Efficacy of second-line chemotherapy after a first-line triplet in patients with metastatic colorectal cancer

Original Article


Efficacy of second-line chemotherapy after a first-line triplet in patients with metastatic colorectal cancer


S. Bazarbashi, MBBS*, A.M. Hakoun, MBBS, A.M. Gad, MD*, M.A. Elshenawy, MD*§, A. Aljubran, MD*, A.M. Alzahrani, MD*, A. Eldali, MSc


doi: http://dx.doi.org/10.3747/co.26.4217


ABSTRACT

Background

Exposing patients with metastatic colorectal cancer (mcrc) to all three active chemotherapeutic agents (oxaliplatin, irinotecan, fluorouracil) has improved survival. The benefit of second-line chemotherapy after a first-line triplet is not clearly defined. We evaluated the efficacy of second-line chemotherapy in patients who had received first-line triplet therapy.

Methods

The medical records of patients treated on a prospective trial of first-line triplet therapy were reviewed for second-line treatment. Univariate and multivariate analyses were performed to establish factors of prognostic significance.

Results

Of the 53 patients who received first-line triplet therapy, 28 (53%) received second-line chemotherapy [13 men; 8 with a colon primary; mutant KRAS in 10, wild-type in 15, and unknown status in 3; Eastern Cooperative Oncology Group performance status (ps) of 1 in 16 patients, ps 2 in 3, ps 3 in 2, and unknown in 7; involved organs: liver in 17 patients, lung in 16, and peritoneum in 8]. Second-line chemotherapy consisted of xelox or folfox in 13 patients, xeliri or folfiri in 12, and single-agent irinotecan in 3. Concurrent bevacizumab was given in 16 patients (57%), and cetuximab, in 2 (7%). Median survival was 28.0 months [95% confidence interval (ci): 22.8 months to 33.2 months] for patients receiving second-line therapy and 23.0 months (95% ci: 13.2 months to 32.8 months) for those not receiving it. Best response was partial in 6 patients (21%), stable disease in 11 (39%), and progressive disease in 11 (39%). Median progression-free survival was 4.8 months (95% ci: 2.4 months to 9.6 months), and overall survival was 15 months (95% ci: 9.6 months to 20.4 months).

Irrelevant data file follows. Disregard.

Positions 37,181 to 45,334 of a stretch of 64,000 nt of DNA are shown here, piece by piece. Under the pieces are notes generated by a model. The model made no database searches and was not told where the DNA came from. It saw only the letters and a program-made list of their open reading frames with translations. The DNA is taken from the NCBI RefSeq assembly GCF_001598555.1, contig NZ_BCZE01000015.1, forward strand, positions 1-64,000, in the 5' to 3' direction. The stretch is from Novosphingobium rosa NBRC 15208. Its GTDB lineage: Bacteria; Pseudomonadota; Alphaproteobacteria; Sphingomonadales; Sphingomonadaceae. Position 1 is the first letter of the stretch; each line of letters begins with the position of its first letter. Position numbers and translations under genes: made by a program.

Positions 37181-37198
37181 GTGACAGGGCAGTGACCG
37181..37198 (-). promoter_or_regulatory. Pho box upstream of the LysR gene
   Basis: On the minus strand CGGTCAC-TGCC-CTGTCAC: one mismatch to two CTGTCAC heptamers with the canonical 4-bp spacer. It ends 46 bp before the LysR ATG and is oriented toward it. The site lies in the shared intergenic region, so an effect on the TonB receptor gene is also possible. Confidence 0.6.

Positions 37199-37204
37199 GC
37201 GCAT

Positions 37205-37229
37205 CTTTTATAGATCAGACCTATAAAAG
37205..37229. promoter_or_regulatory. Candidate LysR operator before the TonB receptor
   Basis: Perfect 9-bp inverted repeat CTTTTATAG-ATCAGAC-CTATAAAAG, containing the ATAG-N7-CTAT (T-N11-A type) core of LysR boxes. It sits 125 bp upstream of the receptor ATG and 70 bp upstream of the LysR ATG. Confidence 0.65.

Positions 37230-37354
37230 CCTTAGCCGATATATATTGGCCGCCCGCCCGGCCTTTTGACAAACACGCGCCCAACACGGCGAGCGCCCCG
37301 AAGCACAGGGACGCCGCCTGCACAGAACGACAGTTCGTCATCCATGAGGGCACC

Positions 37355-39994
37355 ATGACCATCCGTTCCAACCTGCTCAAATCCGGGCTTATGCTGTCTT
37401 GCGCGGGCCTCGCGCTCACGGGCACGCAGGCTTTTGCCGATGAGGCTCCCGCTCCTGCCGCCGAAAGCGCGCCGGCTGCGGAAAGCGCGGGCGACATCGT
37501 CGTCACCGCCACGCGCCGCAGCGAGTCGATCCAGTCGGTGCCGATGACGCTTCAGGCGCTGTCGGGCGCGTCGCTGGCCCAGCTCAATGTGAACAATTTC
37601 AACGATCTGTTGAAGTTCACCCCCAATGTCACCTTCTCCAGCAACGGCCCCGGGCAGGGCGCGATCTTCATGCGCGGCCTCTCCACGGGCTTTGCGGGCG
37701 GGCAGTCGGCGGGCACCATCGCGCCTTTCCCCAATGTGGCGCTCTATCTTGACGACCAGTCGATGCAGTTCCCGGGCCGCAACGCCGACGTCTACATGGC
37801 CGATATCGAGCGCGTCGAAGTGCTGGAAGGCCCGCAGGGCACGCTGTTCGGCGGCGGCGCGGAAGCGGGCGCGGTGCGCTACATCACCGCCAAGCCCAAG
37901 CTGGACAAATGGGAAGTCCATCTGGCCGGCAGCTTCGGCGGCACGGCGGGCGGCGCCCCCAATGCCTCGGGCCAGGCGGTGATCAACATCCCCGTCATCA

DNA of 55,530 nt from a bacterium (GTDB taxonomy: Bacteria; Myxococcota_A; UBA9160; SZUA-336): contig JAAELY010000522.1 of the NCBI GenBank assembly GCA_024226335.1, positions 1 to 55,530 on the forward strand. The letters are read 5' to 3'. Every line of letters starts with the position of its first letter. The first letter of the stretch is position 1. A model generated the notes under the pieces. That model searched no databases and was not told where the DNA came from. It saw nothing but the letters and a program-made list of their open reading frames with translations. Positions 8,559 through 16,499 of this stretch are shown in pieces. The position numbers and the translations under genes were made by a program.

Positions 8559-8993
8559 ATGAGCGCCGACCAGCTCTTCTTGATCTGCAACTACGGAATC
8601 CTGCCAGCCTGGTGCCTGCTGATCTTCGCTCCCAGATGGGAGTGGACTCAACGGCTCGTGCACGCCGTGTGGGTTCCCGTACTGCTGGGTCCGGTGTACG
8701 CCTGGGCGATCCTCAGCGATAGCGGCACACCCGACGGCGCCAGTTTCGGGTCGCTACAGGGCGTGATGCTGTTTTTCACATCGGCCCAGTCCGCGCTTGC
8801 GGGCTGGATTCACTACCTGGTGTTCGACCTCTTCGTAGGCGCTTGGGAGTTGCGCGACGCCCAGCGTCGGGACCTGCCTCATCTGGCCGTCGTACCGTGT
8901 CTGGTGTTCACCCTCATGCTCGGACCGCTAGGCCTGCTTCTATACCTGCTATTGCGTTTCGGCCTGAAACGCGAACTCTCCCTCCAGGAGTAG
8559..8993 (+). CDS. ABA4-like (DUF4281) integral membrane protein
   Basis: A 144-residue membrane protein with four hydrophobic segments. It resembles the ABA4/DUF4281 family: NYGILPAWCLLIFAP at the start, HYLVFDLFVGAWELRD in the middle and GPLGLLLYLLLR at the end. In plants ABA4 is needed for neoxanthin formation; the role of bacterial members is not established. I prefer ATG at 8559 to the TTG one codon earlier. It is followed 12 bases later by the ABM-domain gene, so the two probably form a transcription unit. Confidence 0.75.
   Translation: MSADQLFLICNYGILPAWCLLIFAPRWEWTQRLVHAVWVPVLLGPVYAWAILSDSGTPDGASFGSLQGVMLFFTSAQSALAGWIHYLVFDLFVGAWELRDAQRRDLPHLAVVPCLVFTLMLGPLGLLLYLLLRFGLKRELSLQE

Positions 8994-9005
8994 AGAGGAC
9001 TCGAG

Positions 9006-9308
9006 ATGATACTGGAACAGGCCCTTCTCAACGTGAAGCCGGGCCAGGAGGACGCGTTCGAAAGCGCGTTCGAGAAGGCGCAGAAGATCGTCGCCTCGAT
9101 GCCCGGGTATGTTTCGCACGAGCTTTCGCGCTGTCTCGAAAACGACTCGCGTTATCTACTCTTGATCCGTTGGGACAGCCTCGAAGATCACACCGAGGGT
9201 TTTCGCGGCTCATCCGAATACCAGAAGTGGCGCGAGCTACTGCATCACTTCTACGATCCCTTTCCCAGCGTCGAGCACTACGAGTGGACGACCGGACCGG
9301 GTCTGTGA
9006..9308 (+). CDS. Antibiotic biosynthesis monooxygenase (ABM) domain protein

Conclusions

Second-line chemotherapy after first-line triplet therapy in mcrc is feasible and suggests efficacy comparable to that reported for second-line therapy after a doublet, regardless of the agent used.

KEYWORDS: Colorectal cancer, metastatic, second-line treatments, triplet chemotherapy, systemic therapy

INTRODUCTION

The treatment of metastatic colorectal cancer (mcrc) had changed considerably since the early 2000s. The most important milestones were the introduction of irinotecan1, oxaliplatin2, bevacizumab3, and monoclonal antibodies against the epidermal growth factor receptors4,5. Doublet chemotherapy regimens using either oxaliplatin or irinotecan—folfox (leucovorin, fluorouracil, oxaliplatin), folfiri (leucovorin, fluorouracil, irinotecan)—are considered standard-of-care options for the first-line treatment of mcrc6.

Compared with doublet chemotherapy regimens, triplet regimens have been associated with improved progression-free survival (pfs) and overall survival (os) by some investigators710. Second-line therapy after failure of a first-line single-agent or doublet regimen has shown efficacy, with improved survival1113. The benefit of second-line chemotherapy after failure of a triplet regimen has been less extensively investigated14,15.

We previously published the results of our phase I/ II trial of a triplet consisting of capecitabine, oxaliplatin, and irinotecan with bevacizumab (XELOXIRIA) in patients with advanced CRC16. In that study, 53 patients received XELOXIRIA, with 4% achieving a complete response, and 60% achieving a partial response. Median pfs was 16 months, and median os was 28 months. Toxicity was high, with grades 3 and 4 toxicity rates of 36% for diarrhea, 21% for vomiting, and 17% for fatigue. Here, we report the efficacy of second-line chemotherapy in patients for whom the first-line triplet regimen failed.